I realize there isn’t much I can do to stem the tide of unwanted advertising. I can’t get on a “do not email” list (although there is a germ of an idea here) and trying to unsubscribe doesn’t seem to help at all. But, there is one thing that I can do. One way that I can show my disgust for this annoying marketing tactic – and that is to never (I mean never) buy one of these products. The Lint Lizard could be the most amazing household tool ever invented, but I will not purchase one. I would rather have lint flowing out of my house to the point that it looks like a giant Q-tip before I give these email vultures my business.
So does spam sell products or “unsell” them as it has with me? A recent article in The Consumerist supports my case. It highlights how some retailers are realizing that when it comes to promotional emails, less is more. Responsible retailers such as Nicole Miller have found that going from sending out three email ads a week to one has decreased its unsubscribe rate and increased its open rate from 15 to 40 percent. The company has also seen the percentage of online sales that began with an email grow from 10 to 17 percent.
I know why the marketers of Lint Lizard and Orgreenic Cookware do what they do. They do it for one simple reason – it works. They obviously get enough people to buy their products by sending out a deluge of email each day. This week they are selling cookware and lint cleaners and next week it will be another hot product overwhelming my inbox with offers. They are looking for a quick sale, not long-term customers. Most (smart) companies realize that current customers are like gold and running them off is a serious mistake.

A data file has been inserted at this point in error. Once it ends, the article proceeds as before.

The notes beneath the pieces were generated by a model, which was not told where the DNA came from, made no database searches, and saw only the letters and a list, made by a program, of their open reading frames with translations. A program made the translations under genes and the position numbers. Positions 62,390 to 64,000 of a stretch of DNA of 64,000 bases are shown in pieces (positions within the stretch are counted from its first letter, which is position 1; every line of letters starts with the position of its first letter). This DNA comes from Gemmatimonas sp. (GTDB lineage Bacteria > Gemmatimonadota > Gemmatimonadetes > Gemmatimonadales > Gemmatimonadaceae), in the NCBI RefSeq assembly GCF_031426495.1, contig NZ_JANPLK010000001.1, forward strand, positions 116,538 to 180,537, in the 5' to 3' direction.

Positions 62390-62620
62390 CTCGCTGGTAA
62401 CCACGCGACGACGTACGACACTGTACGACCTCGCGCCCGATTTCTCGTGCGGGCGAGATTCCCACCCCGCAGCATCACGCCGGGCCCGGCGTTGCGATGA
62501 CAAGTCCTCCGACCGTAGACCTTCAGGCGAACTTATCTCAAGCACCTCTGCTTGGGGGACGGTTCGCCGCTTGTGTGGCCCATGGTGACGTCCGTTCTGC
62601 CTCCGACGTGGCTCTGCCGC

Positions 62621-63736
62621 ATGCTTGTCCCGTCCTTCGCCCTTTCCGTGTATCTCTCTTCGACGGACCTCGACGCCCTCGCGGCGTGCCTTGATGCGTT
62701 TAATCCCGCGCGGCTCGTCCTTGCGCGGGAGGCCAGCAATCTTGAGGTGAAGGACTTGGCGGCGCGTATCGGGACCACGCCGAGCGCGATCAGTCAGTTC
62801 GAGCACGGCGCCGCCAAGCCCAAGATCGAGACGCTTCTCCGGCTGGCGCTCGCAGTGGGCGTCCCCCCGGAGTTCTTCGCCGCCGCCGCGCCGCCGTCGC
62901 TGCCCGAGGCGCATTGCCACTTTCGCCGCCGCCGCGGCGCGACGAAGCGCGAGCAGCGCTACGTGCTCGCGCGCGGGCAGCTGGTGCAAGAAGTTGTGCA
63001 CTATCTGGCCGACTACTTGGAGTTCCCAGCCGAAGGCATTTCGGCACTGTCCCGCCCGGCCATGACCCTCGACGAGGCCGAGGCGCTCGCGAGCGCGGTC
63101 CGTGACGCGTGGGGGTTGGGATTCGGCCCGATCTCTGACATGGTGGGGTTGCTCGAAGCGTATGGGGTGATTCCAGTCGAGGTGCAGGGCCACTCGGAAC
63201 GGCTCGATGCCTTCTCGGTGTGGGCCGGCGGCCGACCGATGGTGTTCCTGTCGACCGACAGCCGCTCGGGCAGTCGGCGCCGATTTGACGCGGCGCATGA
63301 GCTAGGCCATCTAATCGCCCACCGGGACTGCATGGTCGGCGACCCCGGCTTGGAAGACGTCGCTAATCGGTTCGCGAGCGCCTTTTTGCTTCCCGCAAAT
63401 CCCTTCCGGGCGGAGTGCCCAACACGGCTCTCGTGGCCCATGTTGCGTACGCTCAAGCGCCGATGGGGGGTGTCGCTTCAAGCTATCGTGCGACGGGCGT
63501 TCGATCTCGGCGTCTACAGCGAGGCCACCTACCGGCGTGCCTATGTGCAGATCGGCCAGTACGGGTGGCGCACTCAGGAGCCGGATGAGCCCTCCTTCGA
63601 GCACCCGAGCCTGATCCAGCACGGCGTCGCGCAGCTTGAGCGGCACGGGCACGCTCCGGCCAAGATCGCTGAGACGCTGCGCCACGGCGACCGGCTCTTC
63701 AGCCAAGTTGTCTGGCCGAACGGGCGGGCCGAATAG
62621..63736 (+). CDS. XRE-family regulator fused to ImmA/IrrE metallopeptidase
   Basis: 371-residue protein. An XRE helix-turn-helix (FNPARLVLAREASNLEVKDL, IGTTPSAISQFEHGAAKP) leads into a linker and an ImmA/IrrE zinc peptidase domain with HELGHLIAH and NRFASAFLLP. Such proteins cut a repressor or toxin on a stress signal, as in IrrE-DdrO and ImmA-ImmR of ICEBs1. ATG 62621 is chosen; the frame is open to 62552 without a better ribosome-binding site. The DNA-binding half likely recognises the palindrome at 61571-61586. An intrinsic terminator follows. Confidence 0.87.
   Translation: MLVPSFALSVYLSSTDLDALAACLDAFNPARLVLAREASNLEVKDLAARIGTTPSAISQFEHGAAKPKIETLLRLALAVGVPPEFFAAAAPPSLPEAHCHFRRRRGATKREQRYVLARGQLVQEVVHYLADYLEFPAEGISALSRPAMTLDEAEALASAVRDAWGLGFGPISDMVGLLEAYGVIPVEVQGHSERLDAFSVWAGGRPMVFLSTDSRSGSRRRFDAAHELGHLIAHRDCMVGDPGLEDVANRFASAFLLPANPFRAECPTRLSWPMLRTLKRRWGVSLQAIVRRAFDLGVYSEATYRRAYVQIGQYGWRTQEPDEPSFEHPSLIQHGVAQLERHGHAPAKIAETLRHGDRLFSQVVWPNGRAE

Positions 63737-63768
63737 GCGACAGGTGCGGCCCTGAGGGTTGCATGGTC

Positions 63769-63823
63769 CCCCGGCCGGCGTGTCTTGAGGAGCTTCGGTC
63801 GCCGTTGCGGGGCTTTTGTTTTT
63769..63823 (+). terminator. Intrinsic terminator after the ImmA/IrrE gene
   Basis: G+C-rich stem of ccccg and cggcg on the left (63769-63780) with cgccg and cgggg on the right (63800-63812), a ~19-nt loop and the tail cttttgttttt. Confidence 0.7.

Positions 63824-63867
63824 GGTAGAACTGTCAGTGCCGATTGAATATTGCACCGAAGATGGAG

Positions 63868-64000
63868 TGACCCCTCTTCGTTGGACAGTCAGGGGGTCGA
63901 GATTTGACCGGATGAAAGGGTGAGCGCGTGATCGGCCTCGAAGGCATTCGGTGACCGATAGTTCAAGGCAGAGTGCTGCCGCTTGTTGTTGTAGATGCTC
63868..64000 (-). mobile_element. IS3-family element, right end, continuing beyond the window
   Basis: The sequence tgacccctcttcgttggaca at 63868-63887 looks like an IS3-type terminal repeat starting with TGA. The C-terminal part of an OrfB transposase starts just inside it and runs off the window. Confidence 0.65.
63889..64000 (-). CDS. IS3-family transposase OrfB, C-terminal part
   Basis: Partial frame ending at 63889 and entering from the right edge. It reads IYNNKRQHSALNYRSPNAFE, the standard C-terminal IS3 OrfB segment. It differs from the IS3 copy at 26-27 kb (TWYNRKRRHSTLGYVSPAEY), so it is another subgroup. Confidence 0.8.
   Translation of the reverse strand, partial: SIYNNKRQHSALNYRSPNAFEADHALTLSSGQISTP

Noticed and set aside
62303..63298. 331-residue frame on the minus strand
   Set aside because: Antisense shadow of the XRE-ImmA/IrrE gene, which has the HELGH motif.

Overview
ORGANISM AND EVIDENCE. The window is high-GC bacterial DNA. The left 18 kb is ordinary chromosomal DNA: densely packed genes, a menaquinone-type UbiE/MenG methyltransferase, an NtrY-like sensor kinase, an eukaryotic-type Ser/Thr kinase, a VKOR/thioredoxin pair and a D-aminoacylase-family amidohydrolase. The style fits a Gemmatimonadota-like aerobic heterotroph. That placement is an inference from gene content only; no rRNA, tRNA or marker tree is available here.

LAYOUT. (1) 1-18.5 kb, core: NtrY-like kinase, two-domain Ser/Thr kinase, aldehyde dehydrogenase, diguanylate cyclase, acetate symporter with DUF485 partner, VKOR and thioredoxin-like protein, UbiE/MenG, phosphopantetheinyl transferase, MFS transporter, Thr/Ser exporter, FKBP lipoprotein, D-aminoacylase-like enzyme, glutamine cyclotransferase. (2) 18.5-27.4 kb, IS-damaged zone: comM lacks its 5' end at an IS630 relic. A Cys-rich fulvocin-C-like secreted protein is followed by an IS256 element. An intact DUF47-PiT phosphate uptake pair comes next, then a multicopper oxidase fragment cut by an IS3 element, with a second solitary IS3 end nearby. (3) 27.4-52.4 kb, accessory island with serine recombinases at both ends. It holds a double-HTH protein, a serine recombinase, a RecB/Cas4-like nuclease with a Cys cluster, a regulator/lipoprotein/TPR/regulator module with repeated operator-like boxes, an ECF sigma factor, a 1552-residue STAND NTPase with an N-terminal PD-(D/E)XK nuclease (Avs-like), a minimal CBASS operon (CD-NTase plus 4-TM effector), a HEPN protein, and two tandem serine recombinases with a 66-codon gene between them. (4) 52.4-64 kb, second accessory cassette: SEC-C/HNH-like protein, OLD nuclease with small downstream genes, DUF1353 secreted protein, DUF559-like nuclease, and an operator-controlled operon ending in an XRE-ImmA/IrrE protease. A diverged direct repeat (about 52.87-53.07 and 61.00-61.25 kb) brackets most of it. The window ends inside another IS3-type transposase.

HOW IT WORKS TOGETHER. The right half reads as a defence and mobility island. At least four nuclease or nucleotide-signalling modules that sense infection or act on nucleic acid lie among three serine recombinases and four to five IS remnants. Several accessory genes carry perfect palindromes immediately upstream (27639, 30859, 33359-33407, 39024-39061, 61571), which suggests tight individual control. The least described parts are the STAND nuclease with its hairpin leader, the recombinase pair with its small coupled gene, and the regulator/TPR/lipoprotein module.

If you are sending regular email to your customers it might be time to review your process. Ask yourself: are you really targeting your email blasts – that is sending your customers email that provides them with valuable offers or information? And do you have an easy way of letting customers opt out of promotional emails?
Reviewing your marketing email practices could help you prevent turning existing customers into “non-customers.” I just hope that Nordstrom doesn’t turn to email spam as a selling tool – I would hate to have to give up my shoe addiction.
Forgive me, this may not be focused on social media, but I need to rant.
I recently read a column about mobile phone etiquette. It offered good advice, such as not sending or reading text messages while with another person, avoiding long voice messages and dropping the “lap reading” of email or Twitter feeds (there, I brought this back to social media).
What really got to me was a response from “Paul,” who seems to think he can hold a conversation, reply to an email and consider important company business all at the same time. Anyone with him at the time should feel lucky to have one-third of his attention.
Let’s get real.
The human mind — at least mine — can‘t do justice to a conversation, an email and a business problem at the same time. Jumping from task to task is a prerequisite of today’s busy world. But to take on three important tasks simultaneously? Can’t be done.
And what’s wrong with occasionally turning off the ringer and letting voice, email and Facebook posts (social media again) collect while truly paying attention to what another human being has to say?
But if I had to have a lunch meeting with Paul, maybe I’d leave my ringer on and check email, too. What do you think?